"It seems strange to ask questions of a machine," the child wisely opined in a book written sixty years ago. Today, it seems strange not to. Even stranger is re-reading a book you read as an innocent fourth-grader through the weary eyes of an aging adult. You come to realize that some things never change. Hairstyles and skirt lengths may rise and fall, but the world is still full of people trying to avoid hard work.
After five decades of watching computers get ever smaller and their powers ever greater, your gentle blogger realized to her dismay that Danny Dunn and the Homework Machine was no longer the charming children's book she remembered. It's more than simple tale about smart kids growing up in the 1950s using a computer to do their homework and getting away with it; it's an open window into techonological goals being set by educators and computer geniuses back before most homes had color TVs.
As a nine-year-old, I didn't pay any attention to the Acknowledgment Page when I read the book years ago, but I did this time. Seems the University of Pennsylvania's Educational Service Bureau was already asking the question of whether using a computer to assist with homework assignments was helpful or harmful for young minds. They concluded that in order to program a computer to do your homework, you had to know the subject matter first. Therefore, it wasn't cheating. (This incredible factoid appears on the Acknowledgment Page, and for anyone who cares to read it, I invite you to read Danny Dunn, Part Three.) This may have been true in the early 1960s, but most certainly does not apply to today, when Google's prodigious AI capabilities insist on finishing the words in the search box for you before you can even think of them yourself.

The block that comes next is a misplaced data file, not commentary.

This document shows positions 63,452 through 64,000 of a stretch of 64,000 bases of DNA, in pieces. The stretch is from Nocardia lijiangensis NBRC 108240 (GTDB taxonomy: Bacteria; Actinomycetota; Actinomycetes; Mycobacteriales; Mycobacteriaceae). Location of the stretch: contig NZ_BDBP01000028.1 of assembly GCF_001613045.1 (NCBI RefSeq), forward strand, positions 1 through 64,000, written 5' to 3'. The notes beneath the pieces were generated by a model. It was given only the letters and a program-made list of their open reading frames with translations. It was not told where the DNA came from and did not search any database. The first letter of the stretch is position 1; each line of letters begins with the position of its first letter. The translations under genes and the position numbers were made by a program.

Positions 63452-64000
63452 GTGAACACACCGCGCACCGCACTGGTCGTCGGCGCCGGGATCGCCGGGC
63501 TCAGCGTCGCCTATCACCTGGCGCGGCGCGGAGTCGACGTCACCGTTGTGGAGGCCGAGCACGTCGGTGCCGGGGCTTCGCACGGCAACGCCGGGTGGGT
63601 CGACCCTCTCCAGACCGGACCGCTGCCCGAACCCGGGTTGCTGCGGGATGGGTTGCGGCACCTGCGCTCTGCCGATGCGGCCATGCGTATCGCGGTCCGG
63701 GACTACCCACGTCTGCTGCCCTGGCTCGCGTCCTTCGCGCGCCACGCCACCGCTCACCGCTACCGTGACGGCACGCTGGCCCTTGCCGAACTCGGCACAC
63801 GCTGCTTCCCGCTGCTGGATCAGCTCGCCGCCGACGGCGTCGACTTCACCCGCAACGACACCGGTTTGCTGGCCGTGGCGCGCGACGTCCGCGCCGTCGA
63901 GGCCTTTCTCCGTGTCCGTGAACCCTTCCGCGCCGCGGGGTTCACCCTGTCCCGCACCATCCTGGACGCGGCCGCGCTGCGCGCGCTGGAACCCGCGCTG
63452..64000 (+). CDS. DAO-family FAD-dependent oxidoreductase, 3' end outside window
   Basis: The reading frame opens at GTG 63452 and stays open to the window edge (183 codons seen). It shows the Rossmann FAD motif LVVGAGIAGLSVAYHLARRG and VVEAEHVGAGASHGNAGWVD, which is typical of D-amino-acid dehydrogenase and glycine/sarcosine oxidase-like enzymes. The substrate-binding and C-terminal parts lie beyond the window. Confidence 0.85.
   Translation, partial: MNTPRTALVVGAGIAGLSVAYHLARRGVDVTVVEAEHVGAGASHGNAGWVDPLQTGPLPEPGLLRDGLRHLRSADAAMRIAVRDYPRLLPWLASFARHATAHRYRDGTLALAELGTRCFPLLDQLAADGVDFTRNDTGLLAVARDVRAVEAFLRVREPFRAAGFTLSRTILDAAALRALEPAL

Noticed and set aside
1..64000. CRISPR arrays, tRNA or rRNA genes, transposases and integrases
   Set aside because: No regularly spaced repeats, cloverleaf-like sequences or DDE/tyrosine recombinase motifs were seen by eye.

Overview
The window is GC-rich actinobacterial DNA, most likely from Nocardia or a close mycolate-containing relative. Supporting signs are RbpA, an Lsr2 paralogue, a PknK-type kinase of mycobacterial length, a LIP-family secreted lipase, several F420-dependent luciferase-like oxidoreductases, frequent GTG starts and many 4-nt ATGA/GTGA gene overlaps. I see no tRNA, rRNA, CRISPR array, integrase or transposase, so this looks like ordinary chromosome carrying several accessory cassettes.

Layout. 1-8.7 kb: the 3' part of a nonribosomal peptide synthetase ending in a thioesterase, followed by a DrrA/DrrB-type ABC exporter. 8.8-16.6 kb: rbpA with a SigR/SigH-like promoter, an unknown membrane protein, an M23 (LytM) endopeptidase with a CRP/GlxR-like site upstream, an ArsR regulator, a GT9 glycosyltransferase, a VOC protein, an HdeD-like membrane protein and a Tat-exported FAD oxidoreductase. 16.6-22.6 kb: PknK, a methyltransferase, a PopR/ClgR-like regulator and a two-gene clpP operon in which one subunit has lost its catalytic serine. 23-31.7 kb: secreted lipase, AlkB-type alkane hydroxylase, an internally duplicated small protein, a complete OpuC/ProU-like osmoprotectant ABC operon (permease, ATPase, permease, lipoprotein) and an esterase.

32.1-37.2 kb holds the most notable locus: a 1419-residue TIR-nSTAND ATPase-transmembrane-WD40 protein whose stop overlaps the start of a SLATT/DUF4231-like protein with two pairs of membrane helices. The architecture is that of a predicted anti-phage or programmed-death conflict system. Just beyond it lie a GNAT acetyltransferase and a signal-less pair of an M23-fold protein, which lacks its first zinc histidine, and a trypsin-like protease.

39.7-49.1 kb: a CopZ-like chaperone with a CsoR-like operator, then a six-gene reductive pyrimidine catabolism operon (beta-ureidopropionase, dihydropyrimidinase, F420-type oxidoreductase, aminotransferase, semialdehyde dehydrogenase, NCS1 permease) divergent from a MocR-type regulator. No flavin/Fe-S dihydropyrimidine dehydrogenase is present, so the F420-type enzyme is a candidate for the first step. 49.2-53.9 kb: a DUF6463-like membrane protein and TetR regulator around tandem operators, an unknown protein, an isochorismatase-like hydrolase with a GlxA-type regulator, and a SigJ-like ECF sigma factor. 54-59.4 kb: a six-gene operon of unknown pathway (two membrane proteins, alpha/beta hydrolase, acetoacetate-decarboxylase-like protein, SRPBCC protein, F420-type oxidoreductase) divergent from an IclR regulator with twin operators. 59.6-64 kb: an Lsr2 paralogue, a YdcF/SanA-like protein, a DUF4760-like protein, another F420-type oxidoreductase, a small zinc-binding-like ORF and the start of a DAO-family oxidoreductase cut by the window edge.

Danny Dunn's mentor, Professor Bullfinch, named his contraption "Miniac," short for "Miniature Computer." This sounded so much to my adult ears like Apple's Mac® that I had to spend an hour or so looking up the origin of that brand name just to be sure it wasn't that Steve Jobs liked the Danny Dunn story, too.
The story goes that Steve Jobs had been to visit an apple farm, inspiring him to select that name for his company, and that later on Jeff Ruskin picked Macintosh to go with that. Never mind that Macintosh doesn't go with the correct spelling of McIntosh apples. I prefer my own theory, which is that they went with the Apple logo because it was going to be an infinitely tempting product, like the infamous apple in the Garden of Eden, but what do I know?
Back in the 1950s, a miniature computer was one that didn't fill an entire warehouse. Did they know, way back then, what was coming down the microchip assembly line in the not-too-distant future? Do we?
To be continued...
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If I have erred in any statement, whether directly or by implication, in any matter pertaining to faith or morals, I humbly invite fraternal correction.